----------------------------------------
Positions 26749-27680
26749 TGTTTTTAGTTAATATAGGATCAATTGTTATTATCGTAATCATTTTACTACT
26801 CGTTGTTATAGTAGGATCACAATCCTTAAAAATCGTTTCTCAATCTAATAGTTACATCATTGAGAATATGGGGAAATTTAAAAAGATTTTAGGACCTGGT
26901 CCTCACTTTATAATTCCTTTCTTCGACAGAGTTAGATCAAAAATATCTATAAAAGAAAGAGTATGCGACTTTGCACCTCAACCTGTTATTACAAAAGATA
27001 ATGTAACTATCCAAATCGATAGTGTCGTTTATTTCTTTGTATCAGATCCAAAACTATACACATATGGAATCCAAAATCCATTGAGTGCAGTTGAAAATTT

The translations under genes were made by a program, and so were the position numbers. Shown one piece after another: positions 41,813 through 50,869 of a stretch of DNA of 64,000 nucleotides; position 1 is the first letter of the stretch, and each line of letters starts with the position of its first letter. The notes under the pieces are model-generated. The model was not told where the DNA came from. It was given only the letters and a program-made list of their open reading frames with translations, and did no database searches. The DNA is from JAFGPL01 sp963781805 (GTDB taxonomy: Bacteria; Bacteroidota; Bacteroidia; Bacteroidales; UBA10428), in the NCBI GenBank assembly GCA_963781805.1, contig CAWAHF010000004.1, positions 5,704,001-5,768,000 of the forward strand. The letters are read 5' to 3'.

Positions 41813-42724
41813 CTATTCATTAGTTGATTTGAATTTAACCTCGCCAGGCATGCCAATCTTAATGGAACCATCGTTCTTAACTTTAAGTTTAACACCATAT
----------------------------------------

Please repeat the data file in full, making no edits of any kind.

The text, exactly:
Positions 26749-27680
26749 TGTTTTTAGTTAATATAGGATCAATTGTTATTATCGTAATCATTTTACTACT
26801 CGTTGTTATAGTAGGATCACAATCCTTAAAAATCGTTTCTCAATCTAATAGTTACATCATTGAGAATATGGGGAAATTTAAAAAGATTTTAGGACCTGGT
26901 CCTCACTTTATAATTCCTTTCTTCGACAGAGTTAGATCAAAAATATCTATAAAAGAAAGAGTATGCGACTTTGCACCTCAACCTGTTATTACAAAAGATA
27001 ATGTAACTATCCAAATCGATAGTGTCGTTTATTTCTTTGTATCAGATCCAAAACTATACACATATGGAATCCAAAATCCATTGAGTGCAGTTGAAAATTT

The translations under genes were made by a program, and so were the position numbers. Shown one piece after another: positions 41,813 through 50,869 of a stretch of DNA of 64,000 nucleotides; position 1 is the first letter of the stretch, and each line of letters starts with the position of its first letter. The notes under the pieces are model-generated. The model was not told where the DNA came from. It was given only the letters and a program-made list of their open reading frames with translations, and did no database searches. The DNA is from JAFGPL01 sp963781805 (GTDB taxonomy: Bacteria; Bacteroidota; Bacteroidia; Bacteroidales; UBA10428), in the NCBI GenBank assembly GCA_963781805.1, contig CAWAHF010000004.1, positions 5,704,001-5,768,000 of the forward strand. The letters are read 5' to 3'.

Positions 41813-42724
41813 CTATTCATTAGTTGATTTGAATTTAACCTCGCCAGGCATGCCAATCTTAATGGAACCATCGTTCTTAACTTTAAGTTTAACACCATAT